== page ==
CCAMLR - A Tooth-less Convention?Associate Minister of Foreign Affairs and Trade
"New Zealand is not satisfied with the response of CCAMLR to the problem of illegal and unregulated fishing for toothfish in the Southern Ocean", Associate Foreign Minister Simon Upton said today.
Mr Upton was commenting on the outcome of the recent meeting of the parties to the Convention for the Conservation of Antarctic Marine Living Resources in Hobart.
"New Zealand is gravely concerned that companies and citizens from within CCAMLR's membership are behind nearly all the illegal and unregulated toothfish fishing. There is strong evidence that northern hemisphere corporates are actively exploiting loopholes in the Convention, particularly through the use of flags of convenience, in their pursuit of quick profits from toothfish.
Mr Upton said, "In so doing, they are seriously damaging Antarctic wildlife, most worryingly birds such as albatrosses and petrels. They are also corroding the Antarctic Treaty System which is based on responsible stewardship of the Antarctic. New Zealand is particularly worried by the possibility that these modern day pirates will extend into the Ross Sea.
"We will be doing everything we can to expose their activities. We have put CCAMLR parties on notice that we will hold them accountable for any activities by their companies and nationals which threaten to undermine CCAMLR. We will also be working with our CCAMLR friends and neighbours to identify practical approaches to halting the toothfish plunder and hitting those involved where it hurts: in their pockets.
"We share Australia's disappointment at the lack of progress at CCAMLR XVII and its concern about the health of the Convention. The possibility of adding a Ministerial dimension to the work of CCAMLR is one that we shall be seriously considering. We will not sit on our hands and let CCAMLR become a tooth-less Convention," Mr Upton concluded.
CCAMLR met in Hobart from 26 October-6 November. Information tabled at the Commission suggested that approximately 40-50 longliners without permits, about a quarter of which were flagged to CCAMLR parties, were observed fishing for toothfish or landing toothfish product in 1997/98. The unregulated fishery had moved eastwards from South Africa's Prince Edward/Marion Islands area, to the French Kerguelen/Crozet Islands and Australia's Heard and McDonald Islands. The overall tonnage of toothfish traded in 1997/98 was about 60,000 tonnes. The unreported catch that we know about for 1997/98 was 22,000 tonnes, double that reported from CCAMLR-regulated fisheries. It is unclear where the rest of the 60,000 tonnes is coming from, but there is a suspicion that much of it is coming from CCAMLR's region.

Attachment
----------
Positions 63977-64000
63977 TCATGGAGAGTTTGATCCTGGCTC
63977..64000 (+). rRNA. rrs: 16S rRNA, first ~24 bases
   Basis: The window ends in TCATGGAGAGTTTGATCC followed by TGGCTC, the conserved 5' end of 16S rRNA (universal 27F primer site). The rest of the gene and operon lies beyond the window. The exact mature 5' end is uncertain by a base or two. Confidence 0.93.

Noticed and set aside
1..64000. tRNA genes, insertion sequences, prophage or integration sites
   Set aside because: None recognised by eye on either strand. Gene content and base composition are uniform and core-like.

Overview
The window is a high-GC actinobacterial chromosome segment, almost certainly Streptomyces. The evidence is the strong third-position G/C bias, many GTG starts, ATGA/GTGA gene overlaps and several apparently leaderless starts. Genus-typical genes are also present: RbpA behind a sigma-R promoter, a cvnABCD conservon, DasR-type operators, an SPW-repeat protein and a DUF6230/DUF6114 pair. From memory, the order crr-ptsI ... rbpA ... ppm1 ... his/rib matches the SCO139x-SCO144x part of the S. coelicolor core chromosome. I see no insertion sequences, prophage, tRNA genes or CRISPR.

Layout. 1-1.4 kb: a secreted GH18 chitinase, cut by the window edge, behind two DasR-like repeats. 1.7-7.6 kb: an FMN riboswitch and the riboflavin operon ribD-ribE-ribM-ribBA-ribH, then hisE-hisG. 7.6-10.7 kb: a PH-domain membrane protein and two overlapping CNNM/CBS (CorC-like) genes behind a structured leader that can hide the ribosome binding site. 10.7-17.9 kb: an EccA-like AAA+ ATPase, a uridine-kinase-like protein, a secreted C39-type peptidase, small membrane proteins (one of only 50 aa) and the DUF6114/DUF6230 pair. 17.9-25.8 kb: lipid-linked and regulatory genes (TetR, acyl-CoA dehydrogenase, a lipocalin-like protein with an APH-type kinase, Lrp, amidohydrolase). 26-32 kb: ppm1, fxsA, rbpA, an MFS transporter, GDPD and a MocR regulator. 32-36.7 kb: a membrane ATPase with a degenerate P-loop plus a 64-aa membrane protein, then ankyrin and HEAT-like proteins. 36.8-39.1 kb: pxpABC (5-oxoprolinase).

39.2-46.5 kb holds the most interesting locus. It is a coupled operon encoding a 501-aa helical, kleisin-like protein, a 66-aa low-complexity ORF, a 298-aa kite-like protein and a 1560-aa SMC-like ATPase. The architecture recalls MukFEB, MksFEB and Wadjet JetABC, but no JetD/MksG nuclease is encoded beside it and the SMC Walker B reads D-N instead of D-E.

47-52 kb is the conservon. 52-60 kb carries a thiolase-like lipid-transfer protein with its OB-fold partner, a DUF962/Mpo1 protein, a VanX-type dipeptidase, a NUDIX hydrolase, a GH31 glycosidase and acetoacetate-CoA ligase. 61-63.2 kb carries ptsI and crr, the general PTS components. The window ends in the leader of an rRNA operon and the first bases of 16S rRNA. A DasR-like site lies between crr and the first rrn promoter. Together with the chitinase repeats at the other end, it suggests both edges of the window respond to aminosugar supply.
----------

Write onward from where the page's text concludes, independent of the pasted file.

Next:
The unreported catch compares with 38,000-43,000 tonnes estimated for 1996/97. The decline in estimated illegal and unreported catch was considered to have several contributing factors, including declining catch rates across the Indian Ocean and action taken by various countries against illegal and unreported fishing.
The Commission had before it estimates that the potential seabird bycatch within the Convention area, principally from illegal and unregulated toothfish fishing, in the Indian Ocean sector alone was between 50,000 and 89,000 birds. This potentially comprised 31,000 to 56,000 white-chinned petrels, 11,000 to 20,000 albatrosses and 2,000 to 4,000 giant petrels. The scientific assessment was that these levels of mortality would be unsustainable for the populations of these species breeding with the Convention area in the south Indian Ocean.
The Commission also noted that information on seabird bycatch outside the Convention area, especially information from New Zealand and Australia, continued to indicate that substantial bycatch occurs of species and populations breeding within the Convention area.